Seminar on Legal History in the Iberian Worlds
Since 2010, this Seminar has become a forum to integrate guest researchers in our different projects and invite them to explore the central questions of the research agenda of Iberian Worlds research field.
The Seminar is interested to explore normative orders, which had grown in a European context, were reproduced, complemented, modified and adjusted in the contexts of the Iberian worlds. The encounter of alien cultures and religions as well as the long distances to Europe and within in the slowly measured continent produced new challenges for jurists. Europe and its understanding of law also changed. Well-known are the debates about human rights and political theory based on scholastic rationality in the 16th and 17th century. However, the Spanish monarchy had to develop forms of imperial governance. Without them, the reign over long distances would have been impossible. Legal pluralism, the integration or oppression of cultural diversity, the different spaces one encountered – this all gave the law its imprint. For the church and its law, a new world opened up, too. Mission was the central justification of this expansion. Religion was the fundament of the early modern era legal culture in the oversea territories of the Spanish and Portuguese monarchy. The experiences with these global dimensions of canon law, too, did not remain without backlashes on the canon law itself. It started to embrace imperial structures. The Latin American independence movements of the 19th century also stood in a worldwide context and affected Europe. This close attachment to Europe did not end. To the contrary: especially the Latin American criminal and civil law of the republican era features complex connections to many European states – not only Portugal and Spain anymore.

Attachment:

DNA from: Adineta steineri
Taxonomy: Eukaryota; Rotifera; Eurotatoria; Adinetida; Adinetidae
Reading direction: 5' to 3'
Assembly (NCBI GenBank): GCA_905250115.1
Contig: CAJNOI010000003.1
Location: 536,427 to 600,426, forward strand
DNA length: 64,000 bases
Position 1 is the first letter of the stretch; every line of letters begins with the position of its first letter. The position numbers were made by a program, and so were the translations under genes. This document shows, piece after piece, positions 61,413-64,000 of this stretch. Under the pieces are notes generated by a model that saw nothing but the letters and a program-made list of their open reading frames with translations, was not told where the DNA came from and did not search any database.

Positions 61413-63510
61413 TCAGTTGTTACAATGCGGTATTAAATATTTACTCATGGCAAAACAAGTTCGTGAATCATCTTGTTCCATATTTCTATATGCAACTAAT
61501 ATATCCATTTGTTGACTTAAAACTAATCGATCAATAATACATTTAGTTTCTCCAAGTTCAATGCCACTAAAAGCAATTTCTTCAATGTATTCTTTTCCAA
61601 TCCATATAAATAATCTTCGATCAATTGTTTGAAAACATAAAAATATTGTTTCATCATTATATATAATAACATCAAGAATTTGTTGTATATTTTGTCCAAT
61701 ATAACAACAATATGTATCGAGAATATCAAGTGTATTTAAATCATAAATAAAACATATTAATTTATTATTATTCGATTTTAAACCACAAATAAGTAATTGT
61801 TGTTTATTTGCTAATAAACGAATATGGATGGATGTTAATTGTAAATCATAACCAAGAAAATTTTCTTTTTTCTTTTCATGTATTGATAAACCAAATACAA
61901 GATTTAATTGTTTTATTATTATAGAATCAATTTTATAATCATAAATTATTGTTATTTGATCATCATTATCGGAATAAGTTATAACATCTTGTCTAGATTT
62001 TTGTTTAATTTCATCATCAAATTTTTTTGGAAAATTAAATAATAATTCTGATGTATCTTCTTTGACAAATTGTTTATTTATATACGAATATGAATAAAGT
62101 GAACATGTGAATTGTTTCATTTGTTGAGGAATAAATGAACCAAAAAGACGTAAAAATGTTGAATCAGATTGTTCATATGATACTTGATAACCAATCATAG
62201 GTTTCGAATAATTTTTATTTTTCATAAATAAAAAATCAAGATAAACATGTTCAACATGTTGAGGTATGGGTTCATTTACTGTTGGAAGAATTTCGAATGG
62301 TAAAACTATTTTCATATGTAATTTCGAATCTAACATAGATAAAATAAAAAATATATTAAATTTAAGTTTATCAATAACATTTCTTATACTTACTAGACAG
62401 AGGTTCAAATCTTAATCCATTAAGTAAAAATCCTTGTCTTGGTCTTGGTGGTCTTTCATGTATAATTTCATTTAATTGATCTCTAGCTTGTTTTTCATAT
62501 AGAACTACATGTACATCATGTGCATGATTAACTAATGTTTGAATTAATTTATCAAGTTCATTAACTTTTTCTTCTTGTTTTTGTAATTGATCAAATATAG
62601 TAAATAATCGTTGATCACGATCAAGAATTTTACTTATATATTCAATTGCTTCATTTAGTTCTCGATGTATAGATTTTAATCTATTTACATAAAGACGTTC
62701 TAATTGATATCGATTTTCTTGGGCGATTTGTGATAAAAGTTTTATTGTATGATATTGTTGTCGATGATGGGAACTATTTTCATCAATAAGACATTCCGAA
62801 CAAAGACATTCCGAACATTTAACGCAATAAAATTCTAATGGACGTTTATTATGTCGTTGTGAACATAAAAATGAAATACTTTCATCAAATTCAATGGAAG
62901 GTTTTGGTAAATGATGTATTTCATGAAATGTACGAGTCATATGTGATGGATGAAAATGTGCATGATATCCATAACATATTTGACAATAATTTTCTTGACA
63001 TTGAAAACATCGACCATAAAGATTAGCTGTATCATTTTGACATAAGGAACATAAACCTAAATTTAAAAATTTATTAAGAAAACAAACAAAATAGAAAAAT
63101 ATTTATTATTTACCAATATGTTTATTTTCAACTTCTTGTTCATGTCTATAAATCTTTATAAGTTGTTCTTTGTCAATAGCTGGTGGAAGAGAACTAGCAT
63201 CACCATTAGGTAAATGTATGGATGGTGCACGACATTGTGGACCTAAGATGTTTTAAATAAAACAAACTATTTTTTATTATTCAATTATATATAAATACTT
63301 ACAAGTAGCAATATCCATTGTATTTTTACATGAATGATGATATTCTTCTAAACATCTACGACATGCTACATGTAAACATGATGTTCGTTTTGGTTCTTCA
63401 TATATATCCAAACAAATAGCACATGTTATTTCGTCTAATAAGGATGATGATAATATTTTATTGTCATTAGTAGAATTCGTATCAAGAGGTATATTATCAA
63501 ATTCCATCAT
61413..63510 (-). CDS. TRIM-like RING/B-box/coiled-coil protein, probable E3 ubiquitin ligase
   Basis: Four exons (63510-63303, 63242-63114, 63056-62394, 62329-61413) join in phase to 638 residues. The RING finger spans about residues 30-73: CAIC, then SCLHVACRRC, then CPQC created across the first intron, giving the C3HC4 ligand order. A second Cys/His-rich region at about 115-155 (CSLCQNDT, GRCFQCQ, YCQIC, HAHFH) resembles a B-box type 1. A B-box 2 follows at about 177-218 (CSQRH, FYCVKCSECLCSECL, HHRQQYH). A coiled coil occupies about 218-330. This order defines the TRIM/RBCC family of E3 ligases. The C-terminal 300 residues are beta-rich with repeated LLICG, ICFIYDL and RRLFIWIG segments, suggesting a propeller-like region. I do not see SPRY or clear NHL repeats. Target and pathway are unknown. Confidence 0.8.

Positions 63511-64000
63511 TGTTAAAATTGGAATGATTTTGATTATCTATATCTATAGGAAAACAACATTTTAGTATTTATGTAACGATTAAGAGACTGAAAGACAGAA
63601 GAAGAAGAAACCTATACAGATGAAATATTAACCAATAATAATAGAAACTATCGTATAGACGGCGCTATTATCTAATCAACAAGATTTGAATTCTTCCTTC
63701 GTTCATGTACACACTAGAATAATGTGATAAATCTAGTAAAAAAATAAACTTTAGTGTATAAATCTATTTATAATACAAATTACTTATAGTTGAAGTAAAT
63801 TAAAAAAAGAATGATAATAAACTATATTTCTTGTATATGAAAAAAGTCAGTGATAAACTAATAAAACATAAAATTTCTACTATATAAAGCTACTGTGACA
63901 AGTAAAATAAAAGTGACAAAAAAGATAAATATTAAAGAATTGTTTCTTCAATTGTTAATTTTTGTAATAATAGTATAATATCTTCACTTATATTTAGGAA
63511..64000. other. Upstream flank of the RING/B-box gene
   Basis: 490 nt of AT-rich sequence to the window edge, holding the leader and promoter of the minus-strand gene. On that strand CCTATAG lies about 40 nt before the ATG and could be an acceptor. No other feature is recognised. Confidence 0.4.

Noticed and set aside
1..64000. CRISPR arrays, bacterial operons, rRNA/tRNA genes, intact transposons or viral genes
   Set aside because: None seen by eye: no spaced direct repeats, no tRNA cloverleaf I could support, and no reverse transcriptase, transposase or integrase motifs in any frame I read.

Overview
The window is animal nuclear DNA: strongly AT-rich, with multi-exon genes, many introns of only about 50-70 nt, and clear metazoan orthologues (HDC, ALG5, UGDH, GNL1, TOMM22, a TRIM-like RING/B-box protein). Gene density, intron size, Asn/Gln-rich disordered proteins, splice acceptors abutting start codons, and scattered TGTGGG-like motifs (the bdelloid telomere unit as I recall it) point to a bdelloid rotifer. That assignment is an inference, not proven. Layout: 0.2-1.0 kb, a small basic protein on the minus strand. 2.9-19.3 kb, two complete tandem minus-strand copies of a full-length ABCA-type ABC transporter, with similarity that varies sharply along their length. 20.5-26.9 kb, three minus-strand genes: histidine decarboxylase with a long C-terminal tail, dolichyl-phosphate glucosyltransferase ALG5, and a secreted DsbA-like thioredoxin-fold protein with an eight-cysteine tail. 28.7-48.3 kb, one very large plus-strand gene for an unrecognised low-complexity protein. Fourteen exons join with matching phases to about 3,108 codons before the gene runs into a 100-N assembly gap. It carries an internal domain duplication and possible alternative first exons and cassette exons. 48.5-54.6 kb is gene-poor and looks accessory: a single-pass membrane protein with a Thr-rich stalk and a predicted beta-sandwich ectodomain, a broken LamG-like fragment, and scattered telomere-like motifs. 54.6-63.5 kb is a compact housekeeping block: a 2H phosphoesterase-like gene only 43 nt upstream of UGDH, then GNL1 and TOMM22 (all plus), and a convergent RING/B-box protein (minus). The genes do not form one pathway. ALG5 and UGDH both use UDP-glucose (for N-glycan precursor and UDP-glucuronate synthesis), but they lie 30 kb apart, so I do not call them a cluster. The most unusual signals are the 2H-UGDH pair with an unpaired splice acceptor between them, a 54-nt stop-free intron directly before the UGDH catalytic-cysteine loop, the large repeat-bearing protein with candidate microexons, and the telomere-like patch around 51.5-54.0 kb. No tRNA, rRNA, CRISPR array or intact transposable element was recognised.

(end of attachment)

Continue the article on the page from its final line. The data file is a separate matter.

The variety of guest lectures presented at the Seminar on Legal History in the Iberian Worlds provide case studies to explore our central questions in this Field. For more information, please contact Pilar Mejía.